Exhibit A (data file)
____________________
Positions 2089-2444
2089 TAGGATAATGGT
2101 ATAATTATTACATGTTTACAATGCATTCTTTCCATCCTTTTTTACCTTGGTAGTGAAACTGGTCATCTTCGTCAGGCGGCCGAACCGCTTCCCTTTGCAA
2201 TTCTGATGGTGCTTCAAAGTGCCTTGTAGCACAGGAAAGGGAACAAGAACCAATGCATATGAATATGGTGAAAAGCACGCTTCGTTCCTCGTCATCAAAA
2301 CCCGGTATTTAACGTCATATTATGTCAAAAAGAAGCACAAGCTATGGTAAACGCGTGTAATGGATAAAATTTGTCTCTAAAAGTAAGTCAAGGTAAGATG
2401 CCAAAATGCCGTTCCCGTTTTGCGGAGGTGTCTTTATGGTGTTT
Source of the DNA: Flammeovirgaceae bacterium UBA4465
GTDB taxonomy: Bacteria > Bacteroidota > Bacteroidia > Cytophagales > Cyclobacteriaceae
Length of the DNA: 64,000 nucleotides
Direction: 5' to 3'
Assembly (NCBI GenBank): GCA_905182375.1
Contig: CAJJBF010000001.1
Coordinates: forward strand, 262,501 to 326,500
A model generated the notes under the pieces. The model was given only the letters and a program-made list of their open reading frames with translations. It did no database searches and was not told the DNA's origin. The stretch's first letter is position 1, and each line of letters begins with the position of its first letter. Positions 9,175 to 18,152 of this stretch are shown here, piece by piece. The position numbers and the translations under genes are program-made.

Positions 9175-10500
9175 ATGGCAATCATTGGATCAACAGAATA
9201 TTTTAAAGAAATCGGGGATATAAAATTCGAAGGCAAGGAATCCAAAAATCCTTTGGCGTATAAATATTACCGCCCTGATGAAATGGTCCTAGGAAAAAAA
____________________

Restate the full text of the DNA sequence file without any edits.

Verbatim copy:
Positions 2089-2444
2089 TAGGATAATGGT
2101 ATAATTATTACATGTTTACAATGCATTCTTTCCATCCTTTTTTACCTTGGTAGTGAAACTGGTCATCTTCGTCAGGCGGCCGAACCGCTTCCCTTTGCAA
2201 TTCTGATGGTGCTTCAAAGTGCCTTGTAGCACAGGAAAGGGAACAAGAACCAATGCATATGAATATGGTGAAAAGCACGCTTCGTTCCTCGTCATCAAAA
2301 CCCGGTATTTAACGTCATATTATGTCAAAAAGAAGCACAAGCTATGGTAAACGCGTGTAATGGATAAAATTTGTCTCTAAAAGTAAGTCAAGGTAAGATG
2401 CCAAAATGCCGTTCCCGTTTTGCGGAGGTGTCTTTATGGTGTTT
Source of the DNA: Flammeovirgaceae bacterium UBA4465
GTDB taxonomy: Bacteria > Bacteroidota > Bacteroidia > Cytophagales > Cyclobacteriaceae
Length of the DNA: 64,000 nucleotides
Direction: 5' to 3'
Assembly (NCBI GenBank): GCA_905182375.1
Contig: CAJJBF010000001.1
Coordinates: forward strand, 262,501 to 326,500
A model generated the notes under the pieces. The model was given only the letters and a program-made list of their open reading frames with translations. It did no database searches and was not told the DNA's origin. The stretch's first letter is position 1, and each line of letters begins with the position of its first letter. Positions 9,175 to 18,152 of this stretch are shown here, piece by piece. The position numbers and the translations under genes are program-made.

Positions 9175-10500
9175 ATGGCAATCATTGGATCAACAGAATA
9201 TTTTAAAGAAATCGGGGATATAAAATTCGAAGGCAAGGAATCCAAAAATCCTTTGGCGTATAAATATTACCGCCCTGATGAAATGGTCCTAGGAAAAAAA